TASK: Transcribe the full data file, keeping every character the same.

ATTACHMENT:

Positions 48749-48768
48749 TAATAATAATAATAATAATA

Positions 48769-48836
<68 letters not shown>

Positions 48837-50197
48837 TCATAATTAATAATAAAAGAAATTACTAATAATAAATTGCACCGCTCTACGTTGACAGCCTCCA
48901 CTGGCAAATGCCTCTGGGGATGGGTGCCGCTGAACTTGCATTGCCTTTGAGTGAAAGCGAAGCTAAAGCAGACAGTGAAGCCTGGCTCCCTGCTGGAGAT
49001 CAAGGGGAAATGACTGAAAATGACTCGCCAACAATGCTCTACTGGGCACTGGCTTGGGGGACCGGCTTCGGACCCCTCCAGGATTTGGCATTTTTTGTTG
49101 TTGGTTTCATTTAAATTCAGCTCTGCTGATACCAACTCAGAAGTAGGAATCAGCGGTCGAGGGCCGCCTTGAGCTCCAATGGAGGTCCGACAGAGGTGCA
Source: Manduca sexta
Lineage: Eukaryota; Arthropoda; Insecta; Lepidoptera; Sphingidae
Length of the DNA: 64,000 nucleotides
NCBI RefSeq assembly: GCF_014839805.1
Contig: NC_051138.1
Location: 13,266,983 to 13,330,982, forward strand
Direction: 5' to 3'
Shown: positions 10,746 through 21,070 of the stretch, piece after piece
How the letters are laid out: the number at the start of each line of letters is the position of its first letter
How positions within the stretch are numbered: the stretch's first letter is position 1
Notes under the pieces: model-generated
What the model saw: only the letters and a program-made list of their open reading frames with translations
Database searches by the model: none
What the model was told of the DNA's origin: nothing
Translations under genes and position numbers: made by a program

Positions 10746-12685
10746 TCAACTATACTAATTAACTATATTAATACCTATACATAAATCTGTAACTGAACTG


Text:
Positions 48749-48768
48749 TAATAATAATAATAATAATA

Positions 48769-48836
<68 letters not shown>

Positions 48837-50197
48837 TCATAATTAATAATAAAAGAAATTACTAATAATAAATTGCACCGCTCTACGTTGACAGCCTCCA
48901 CTGGCAAATGCCTCTGGGGATGGGTGCCGCTGAACTTGCATTGCCTTTGAGTGAAAGCGAAGCTAAAGCAGACAGTGAAGCCTGGCTCCCTGCTGGAGAT
49001 CAAGGGGAAATGACTGAAAATGACTCGCCAACAATGCTCTACTGGGCACTGGCTTGGGGGACCGGCTTCGGACCCCTCCAGGATTTGGCATTTTTTGTTG
49101 TTGGTTTCATTTAAATTCAGCTCTGCTGATACCAACTCAGAAGTAGGAATCAGCGGTCGAGGGCCGCCTTGAGCTCCAATGGAGGTCCGACAGAGGTGCA
Source: Manduca sexta
Lineage: Eukaryota; Arthropoda; Insecta; Lepidoptera; Sphingidae
Length of the DNA: 64,000 nucleotides
NCBI RefSeq assembly: GCF_014839805.1
Contig: NC_051138.1
Location: 13,266,983 to 13,330,982, forward strand
Direction: 5' to 3'
Shown: positions 10,746 through 21,070 of the stretch, piece after piece
How the letters are laid out: the number at the start of each line of letters is the position of its first letter
How positions within the stretch are numbered: the stretch's first letter is position 1
Notes under the pieces: model-generated
What the model saw: only the letters and a program-made list of their open reading frames with translations
Database searches by the model: none
What the model was told of the DNA's origin: nothing
Translations under genes and position numbers: made by a program

Positions 10746-12685
10746 TCAACTATACTAATTAACTATATTAATACCTATACATAAATCTGTAACTGAACTG